Tuesday, 1 September 2015

1st September: Hoopoe and wryneck

The last week or two I have followed the same routine; check out my couple of sites in Kingsdown then walk my normal route around the Sandwich Bay area.
Normally the rifle range at Kingsdown will have a reasonable passage of the common warblers but this year things have been pretty dire with multiple willow warblers only being present on one morning, garden warbler present on two mornings and common whitethroats (local breeders) present most days.

Garden warbler

Today was no different - just one willow warbler and 2 whitethroats.....and no wheatears. There was some camera action however in the form of two kestrels ( a tatty adult and a youngster) and a raven. These were constantly being mobbed by the resident flock of jackdaws so were not allowed to settle long in one place and hence increased the photo-opportunities:





Next stop was the Chequers where despite no reports yesterday (not surprising due to the constant rain) I thought it worth while to have a look for the hoopoe. I had a look around the golf course near the Chequers then went to the elevated footpath where you can overlook the RSPB willow farm area. 5 minutes later it flew past landing between me and the bungalows before disappearing onto the golf course.


Another prolonged wait produced nothing so I went back towards the Chequers and as I walked along the road a wryneck landed on a fence post 20 yards away. A few clicks of the camera and it was off into the trees by the reservoir and was not seen again. Whilst it's distance was ok there I was shooting through grass stems so the few photographs I took were a little disappointing.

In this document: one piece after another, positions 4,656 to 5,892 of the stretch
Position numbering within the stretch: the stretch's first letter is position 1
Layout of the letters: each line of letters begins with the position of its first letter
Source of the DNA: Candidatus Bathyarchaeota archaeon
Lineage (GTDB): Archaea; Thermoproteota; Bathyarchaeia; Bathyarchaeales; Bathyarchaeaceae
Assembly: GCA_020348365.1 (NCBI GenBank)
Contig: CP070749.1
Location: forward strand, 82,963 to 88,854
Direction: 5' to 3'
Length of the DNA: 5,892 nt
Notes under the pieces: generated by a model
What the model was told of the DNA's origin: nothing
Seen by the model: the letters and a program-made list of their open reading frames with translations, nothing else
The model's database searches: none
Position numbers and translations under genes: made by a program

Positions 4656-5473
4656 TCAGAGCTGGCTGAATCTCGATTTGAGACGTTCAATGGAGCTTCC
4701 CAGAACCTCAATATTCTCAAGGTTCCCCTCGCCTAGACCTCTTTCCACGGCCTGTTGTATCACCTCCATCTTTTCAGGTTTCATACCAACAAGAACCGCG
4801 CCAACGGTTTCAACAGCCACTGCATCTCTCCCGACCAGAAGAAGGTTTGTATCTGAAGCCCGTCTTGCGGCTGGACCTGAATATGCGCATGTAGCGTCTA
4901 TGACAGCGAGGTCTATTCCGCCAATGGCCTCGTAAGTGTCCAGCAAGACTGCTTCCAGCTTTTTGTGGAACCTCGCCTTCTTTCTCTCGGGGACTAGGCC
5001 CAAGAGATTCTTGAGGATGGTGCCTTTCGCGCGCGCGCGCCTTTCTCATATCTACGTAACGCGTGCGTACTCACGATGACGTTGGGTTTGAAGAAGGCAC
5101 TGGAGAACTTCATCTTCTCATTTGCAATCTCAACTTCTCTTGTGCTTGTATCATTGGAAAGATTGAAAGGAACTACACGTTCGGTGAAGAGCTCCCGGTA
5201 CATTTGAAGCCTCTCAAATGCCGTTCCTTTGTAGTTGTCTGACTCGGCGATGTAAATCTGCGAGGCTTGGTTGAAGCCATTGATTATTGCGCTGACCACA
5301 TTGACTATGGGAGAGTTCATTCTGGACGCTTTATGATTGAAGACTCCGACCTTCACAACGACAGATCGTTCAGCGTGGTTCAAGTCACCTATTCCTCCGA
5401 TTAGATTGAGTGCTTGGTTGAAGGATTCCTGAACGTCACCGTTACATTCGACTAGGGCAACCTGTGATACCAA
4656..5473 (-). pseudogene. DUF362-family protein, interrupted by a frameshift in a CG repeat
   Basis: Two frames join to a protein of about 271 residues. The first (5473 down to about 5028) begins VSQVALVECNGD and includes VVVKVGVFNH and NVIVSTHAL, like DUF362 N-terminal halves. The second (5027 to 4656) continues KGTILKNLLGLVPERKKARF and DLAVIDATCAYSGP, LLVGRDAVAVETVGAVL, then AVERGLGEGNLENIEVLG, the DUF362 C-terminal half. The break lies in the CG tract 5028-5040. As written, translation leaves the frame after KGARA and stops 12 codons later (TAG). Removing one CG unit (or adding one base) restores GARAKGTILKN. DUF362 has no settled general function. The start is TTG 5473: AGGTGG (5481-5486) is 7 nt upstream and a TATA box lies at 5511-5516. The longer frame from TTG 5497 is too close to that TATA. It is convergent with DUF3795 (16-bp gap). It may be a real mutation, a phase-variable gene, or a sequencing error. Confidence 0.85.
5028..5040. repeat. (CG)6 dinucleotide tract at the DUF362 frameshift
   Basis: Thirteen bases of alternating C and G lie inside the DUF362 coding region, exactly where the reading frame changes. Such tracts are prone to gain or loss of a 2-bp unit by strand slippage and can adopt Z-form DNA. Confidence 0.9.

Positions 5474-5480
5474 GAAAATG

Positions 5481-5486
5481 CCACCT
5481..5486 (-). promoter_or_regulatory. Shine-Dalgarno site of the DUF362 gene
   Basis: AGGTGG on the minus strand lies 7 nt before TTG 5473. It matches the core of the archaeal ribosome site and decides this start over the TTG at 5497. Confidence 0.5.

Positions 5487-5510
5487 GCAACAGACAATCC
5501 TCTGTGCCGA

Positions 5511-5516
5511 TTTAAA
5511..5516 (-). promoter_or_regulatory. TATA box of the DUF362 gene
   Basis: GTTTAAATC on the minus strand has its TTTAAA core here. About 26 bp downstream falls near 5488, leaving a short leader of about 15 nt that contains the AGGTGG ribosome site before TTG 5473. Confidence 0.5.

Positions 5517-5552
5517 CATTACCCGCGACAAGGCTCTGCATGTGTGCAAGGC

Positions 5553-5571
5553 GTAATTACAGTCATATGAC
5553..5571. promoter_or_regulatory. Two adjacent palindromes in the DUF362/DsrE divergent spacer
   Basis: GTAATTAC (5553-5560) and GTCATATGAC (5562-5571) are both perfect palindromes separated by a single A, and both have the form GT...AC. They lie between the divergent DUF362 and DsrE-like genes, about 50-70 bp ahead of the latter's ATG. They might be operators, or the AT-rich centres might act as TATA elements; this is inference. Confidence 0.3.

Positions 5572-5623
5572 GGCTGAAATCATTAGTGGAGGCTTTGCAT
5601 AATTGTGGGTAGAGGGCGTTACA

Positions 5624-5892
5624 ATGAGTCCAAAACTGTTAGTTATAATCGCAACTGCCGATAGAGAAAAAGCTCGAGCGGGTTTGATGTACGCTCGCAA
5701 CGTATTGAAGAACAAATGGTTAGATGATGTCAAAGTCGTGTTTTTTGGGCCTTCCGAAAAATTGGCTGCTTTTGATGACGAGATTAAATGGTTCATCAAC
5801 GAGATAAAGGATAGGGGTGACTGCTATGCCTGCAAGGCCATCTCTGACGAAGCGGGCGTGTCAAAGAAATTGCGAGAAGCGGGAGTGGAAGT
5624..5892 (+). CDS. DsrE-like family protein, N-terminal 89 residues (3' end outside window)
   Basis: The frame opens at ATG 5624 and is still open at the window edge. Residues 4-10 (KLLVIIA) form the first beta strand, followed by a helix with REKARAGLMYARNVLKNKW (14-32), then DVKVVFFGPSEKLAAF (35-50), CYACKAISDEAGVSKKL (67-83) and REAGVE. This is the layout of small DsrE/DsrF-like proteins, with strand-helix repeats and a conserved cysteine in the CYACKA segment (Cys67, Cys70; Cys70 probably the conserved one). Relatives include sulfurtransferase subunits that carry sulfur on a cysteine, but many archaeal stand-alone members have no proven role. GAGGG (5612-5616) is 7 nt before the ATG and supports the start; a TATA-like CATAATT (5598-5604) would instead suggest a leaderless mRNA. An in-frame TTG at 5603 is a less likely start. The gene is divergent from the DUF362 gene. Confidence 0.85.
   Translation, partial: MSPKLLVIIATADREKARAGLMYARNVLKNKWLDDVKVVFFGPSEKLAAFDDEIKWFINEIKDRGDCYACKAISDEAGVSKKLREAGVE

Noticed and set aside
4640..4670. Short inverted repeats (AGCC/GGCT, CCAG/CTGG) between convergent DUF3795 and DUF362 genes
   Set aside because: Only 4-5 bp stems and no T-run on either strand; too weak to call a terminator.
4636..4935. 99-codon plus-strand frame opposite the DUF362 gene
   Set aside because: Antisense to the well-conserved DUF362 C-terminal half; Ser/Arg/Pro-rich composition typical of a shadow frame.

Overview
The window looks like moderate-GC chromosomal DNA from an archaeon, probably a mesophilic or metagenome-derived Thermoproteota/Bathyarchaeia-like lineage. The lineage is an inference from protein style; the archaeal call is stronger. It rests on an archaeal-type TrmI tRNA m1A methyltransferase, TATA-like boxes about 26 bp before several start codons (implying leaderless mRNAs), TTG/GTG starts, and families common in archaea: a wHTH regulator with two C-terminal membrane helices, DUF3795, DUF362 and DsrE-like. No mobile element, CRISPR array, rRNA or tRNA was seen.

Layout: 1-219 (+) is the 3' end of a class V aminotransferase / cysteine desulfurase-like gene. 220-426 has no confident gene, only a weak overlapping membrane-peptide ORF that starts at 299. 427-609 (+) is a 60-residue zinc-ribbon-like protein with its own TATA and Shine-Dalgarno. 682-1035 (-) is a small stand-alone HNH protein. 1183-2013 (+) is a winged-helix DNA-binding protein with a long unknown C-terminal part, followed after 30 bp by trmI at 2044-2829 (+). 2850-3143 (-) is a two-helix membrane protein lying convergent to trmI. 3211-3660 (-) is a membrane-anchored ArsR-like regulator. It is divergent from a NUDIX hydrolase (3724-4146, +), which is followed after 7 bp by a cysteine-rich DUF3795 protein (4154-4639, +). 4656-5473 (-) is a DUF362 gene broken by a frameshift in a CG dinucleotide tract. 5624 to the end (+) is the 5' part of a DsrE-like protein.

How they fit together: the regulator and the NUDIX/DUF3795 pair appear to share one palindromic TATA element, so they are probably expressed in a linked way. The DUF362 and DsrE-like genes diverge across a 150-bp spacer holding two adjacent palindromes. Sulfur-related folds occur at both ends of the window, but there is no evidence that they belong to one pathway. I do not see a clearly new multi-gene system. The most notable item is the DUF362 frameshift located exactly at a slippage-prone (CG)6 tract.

The search for the hoopoe resumed with no luck though I met up with Ian (SBBO warden) and told him of the wryneck. After checking out the Chequers area I was returning to the view point when I saw the hoopoe flying north along the golf course and land on the sand track part of the Ancient highway. I achieved a position where I was just round a bend from the hoope but could see it when it ventured onto the left hand side of the track, when it was on the right it was totally obscured by grass.
Still I got some shots and Ian arrived and got the tick. I was hoping the bird would work it's way towards me but it did the opposite and eventually flew further along the track before flying back over the golf course towards the Chequers.




I did catch up with it one last time from the gate immediately north of the bungalows but it only stayed there a  minute or two before flying along the bank and disappearing from view which also coincided with the heavens opening. Time for home.


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